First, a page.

Catholic New York editors and reporters interviewed five graduating seniors from Catholic high schools around the archdiocese about their high school experience, how they have coped during the coronavirus pandemic and their plans for the future.
Courtesy photos of the graduates were provided by their schools.
Kennedy Catholic Senior Cherishing Time With Family
By DAN PIETRAFESA
Virginia Capellupo said she would one day look back and recall the special time she spent with her family during the coronavirus pandemic.
“I always look at the light at the end of the tunnel,” the senior at John F. Kennedy Catholic High School in Somers told CNY. “The thing I’m going to cherish the most is the family memories of being at home before I go off to college. I’ll cherish it forever.
“I was always running all over the place with student government, volleyball and other activities. I came home and I was always studying. I’m able to sit down to dinner with my family now, which is so nice. Cooking with mom, doing some crafts, painting, going out with dad on bike rides, they may seem little, but at a time like this they mean the world.”
Virginia, who lives in Bronxville with her parents Vincent and Theresa, missed her final day of in-school classes at Kennedy Catholic to attend the Student Leadership Conference at the Sheen Center for Thought and Culture March 12. She also missed being in the classrooms of Kennedy Catholic with teachers and friends for her final weeks of high school, but said online learning and social media have enabled her to learn and share memories with members of the Kennedy Catholic community.
“We need to trust more in faith,” she said. “In times like this, a lot of people are grasping on straws trying to find a reason why. I think what they really need to do is try to trust in God and trust in his journey. I’m sure He’ll never do us wrong. At the end of the day when it comes to something like this, the only thing we can really and truly do is trust in Him.”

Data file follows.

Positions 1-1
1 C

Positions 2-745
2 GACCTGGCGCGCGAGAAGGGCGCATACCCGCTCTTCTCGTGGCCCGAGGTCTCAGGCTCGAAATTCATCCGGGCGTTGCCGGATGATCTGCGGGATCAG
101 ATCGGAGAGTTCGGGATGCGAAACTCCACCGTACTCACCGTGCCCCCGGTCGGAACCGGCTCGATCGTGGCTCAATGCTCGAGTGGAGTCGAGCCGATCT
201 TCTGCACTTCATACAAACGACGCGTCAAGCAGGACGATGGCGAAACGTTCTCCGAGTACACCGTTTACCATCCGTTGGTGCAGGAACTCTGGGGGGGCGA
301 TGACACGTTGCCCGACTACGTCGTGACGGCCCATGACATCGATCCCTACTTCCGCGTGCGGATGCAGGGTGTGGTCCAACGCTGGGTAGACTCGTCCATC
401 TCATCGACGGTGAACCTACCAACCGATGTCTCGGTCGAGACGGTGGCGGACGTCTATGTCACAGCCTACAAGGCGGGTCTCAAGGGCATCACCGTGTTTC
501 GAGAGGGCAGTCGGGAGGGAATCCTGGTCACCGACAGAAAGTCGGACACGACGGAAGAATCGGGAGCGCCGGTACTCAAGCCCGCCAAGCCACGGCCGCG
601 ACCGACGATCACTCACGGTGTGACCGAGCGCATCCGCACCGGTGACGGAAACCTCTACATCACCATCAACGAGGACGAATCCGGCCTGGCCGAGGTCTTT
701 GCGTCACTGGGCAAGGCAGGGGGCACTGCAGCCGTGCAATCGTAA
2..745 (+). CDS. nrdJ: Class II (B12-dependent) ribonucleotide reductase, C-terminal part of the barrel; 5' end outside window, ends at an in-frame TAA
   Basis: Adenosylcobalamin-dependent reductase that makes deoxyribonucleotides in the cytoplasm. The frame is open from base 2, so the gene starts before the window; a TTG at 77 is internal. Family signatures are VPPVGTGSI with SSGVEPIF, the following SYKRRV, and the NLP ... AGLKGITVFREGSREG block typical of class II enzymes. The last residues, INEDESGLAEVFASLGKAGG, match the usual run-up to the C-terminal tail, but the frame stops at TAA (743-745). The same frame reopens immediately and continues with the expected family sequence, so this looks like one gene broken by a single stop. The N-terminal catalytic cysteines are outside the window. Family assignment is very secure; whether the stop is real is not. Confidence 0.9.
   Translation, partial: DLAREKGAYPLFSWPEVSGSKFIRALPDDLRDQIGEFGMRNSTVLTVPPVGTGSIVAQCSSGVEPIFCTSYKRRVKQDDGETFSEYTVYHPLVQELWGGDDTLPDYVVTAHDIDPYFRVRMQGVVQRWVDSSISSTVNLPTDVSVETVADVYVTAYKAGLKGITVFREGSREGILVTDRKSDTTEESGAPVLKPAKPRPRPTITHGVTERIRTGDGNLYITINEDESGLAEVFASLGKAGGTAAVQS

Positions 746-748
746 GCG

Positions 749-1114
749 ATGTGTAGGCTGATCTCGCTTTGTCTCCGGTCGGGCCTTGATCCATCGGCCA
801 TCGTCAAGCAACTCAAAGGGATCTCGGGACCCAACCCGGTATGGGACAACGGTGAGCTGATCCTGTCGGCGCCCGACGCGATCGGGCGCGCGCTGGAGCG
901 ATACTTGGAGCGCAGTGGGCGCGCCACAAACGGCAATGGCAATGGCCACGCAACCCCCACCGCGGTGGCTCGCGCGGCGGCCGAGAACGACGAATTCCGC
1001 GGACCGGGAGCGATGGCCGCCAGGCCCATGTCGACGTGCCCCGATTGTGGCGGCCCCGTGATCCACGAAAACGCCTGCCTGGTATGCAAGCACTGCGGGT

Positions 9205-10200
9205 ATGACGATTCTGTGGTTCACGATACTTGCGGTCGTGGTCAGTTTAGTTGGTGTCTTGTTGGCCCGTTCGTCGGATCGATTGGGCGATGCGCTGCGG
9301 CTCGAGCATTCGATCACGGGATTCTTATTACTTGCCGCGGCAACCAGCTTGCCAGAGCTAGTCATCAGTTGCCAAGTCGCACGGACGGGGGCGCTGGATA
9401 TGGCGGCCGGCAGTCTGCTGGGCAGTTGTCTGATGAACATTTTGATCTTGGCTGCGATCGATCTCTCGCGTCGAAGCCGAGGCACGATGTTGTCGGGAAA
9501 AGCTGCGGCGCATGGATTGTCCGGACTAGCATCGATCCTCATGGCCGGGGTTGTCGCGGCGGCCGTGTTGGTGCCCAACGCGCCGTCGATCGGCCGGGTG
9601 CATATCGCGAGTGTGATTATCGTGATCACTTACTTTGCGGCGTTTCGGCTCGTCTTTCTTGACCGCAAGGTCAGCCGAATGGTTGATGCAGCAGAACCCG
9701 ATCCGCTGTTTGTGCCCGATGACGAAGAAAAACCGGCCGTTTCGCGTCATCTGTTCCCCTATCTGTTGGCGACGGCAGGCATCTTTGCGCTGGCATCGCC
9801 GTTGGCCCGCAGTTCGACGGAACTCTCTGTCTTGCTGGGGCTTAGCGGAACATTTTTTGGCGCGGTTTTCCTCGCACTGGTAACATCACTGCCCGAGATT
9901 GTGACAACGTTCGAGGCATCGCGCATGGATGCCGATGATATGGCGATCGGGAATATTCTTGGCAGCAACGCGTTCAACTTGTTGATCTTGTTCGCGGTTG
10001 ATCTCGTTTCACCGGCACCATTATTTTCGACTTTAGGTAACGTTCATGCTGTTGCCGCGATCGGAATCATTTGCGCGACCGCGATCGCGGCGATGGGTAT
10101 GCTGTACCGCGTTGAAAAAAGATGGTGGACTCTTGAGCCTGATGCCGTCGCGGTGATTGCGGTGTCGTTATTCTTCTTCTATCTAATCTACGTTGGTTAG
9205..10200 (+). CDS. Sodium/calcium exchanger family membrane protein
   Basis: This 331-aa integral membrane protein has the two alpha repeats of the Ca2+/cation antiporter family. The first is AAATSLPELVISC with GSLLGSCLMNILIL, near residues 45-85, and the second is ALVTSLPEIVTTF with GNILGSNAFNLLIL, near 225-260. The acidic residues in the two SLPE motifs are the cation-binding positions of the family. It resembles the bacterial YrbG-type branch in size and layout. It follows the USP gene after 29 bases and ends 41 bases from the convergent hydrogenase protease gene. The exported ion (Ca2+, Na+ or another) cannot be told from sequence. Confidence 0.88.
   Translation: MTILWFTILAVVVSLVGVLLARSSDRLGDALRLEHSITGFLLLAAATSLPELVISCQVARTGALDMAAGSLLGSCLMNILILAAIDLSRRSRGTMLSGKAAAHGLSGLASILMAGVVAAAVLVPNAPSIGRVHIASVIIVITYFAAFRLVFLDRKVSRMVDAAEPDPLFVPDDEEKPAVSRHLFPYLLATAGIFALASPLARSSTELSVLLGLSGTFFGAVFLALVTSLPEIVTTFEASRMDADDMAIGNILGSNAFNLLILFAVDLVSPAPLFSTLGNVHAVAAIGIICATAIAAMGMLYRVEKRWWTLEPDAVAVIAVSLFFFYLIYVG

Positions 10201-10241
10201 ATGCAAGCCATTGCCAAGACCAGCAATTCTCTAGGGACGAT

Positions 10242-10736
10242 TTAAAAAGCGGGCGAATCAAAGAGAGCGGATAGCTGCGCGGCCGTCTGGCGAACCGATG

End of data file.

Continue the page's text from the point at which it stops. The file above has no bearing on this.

Virginia attended Annunciation School in Crestwood before enrolling at Kennedy Catholic, where she was a member of the volleyball team that competed in the 2019 CHSAA state final.
“I wanted to branch out and start something new somewhere,” she said of her Kennedy Catholic years. “Going to Kennedy, being a coed school, it was really nice to have both guys and girls as friends. It built more than just friendships, but a family. That’s something I’ll always cherish.
“I’m going to miss the environment. I knew a lot of people. The faculty, staff and my coaches, they’ve all been absolutely amazing. They helped me on my path to where I have to go now.”
Virginia graduates Saturday, June 13, and will be off to Northeastern University in Boston to study criminology and psychology in the fall.
“I’m really excited to take what Annunciation and Kennedy had taught me and carry it through, and hopefully, through the light of God and through what I’ve learned, inspire people to do better.”
Hayesman Planning Many Archaeological Travels and Adventures
By ARMANDO MACHADO
For one graduate of Cardinal Hayes High School in the Bronx, the milestone is an important step toward his goal of becoming an adventurous archaeologist—through world travels that will lead him to significant discoveries on behalf of world-class museums.
“Hayes has shown and taught me so much throughout my four years, having a brotherhood that can support you with anything you need,” said Ethan Zayas last week. “I played sports and I was on the student council, and I’m also a photographer for the yearbook; so I’ve taken pictures at all kinds of events.”
At Hayes, a boys’ school, Ethan played defensive tackle on the varsity and junior varsity football teams. He was recognized at a school sports team dinner for the quick jump he made from the junior varsity to the varsity bowling team. He also was a member of the golf team.
Ethan also helped with the school’s holiday food drives.
He will attend Manhattanville College in September, majoring in archaeology. As for graduation from Cardinal Hayes, “They gave out information this past week about doing a live video chat with students; they sent us a link.”
As for his archaeological goals, he is primarily interested in working for museums in Europe, particularly in England. “I plan to travel the world and make archaeological discoveries; there are jobs in museums where people analyze fossils and determine how old the fossils are and how they were formed,” Ethan said. “When I was little I used to watch a lot of Indiana Jones.”
It has long been a tradition for Cardinal Hayes graduation ceremonies to be held at St. Patrick’s Cathedral, but this year that won’t be possible.
“Yes, because of the pandemic. It’s been a struggle,” Ethan said. “Graduation was supposed to be the number one thing. I was really excited about it.” Ethan added that he has been grateful for the words of faith and hope that Church leaders and school administrators have expressed.